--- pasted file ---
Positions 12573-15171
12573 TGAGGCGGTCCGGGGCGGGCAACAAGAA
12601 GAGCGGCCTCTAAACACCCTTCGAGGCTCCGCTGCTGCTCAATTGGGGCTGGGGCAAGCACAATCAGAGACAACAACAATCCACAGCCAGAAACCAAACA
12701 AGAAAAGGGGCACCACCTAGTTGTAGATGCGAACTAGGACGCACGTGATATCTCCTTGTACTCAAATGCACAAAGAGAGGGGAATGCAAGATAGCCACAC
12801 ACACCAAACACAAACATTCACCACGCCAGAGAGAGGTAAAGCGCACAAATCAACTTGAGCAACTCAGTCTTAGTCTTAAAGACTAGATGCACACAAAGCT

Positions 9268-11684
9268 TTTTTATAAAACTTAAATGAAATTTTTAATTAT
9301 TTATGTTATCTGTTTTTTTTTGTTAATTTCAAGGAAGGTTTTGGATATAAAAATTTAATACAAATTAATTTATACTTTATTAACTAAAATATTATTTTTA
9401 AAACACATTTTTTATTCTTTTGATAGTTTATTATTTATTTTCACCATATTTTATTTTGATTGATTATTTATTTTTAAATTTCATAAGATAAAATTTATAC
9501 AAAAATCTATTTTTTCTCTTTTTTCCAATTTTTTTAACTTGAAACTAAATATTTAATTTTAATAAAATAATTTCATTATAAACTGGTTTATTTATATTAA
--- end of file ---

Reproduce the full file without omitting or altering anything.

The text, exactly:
Positions 12573-15171
12573 TGAGGCGGTCCGGGGCGGGCAACAAGAA
12601 GAGCGGCCTCTAAACACCCTTCGAGGCTCCGCTGCTGCTCAATTGGGGCTGGGGCAAGCACAATCAGAGACAACAACAATCCACAGCCAGAAACCAAACA
12701 AGAAAAGGGGCACCACCTAGTTGTAGATGCGAACTAGGACGCACGTGATATCTCCTTGTACTCAAATGCACAAAGAGAGGGGAATGCAAGATAGCCACAC
12801 ACACCAAACACAAACATTCACCACGCCAGAGAGAGGTAAAGCGCACAAATCAACTTGAGCAACTCAGTCTTAGTCTTAAAGACTAGATGCACACAAAGCT

Positions 9268-11684
9268 TTTTTATAAAACTTAAATGAAATTTTTAATTAT
9301 TTATGTTATCTGTTTTTTTTTGTTAATTTCAAGGAAGGTTTTGGATATAAAAATTTAATACAAATTAATTTATACTTTATTAACTAAAATATTATTTTTA
9401 AAACACATTTTTTATTCTTTTGATAGTTTATTATTTATTTTCACCATATTTTATTTTGATTGATTATTTATTTTTAAATTTCATAAGATAAAATTTATAC
9501 AAAAATCTATTTTTTCTCTTTTTTCCAATTTTTTTAACTTGAAACTAAATATTTAATTTTAATAAAATAATTTCATTATAAACTGGTTTATTTATATTAA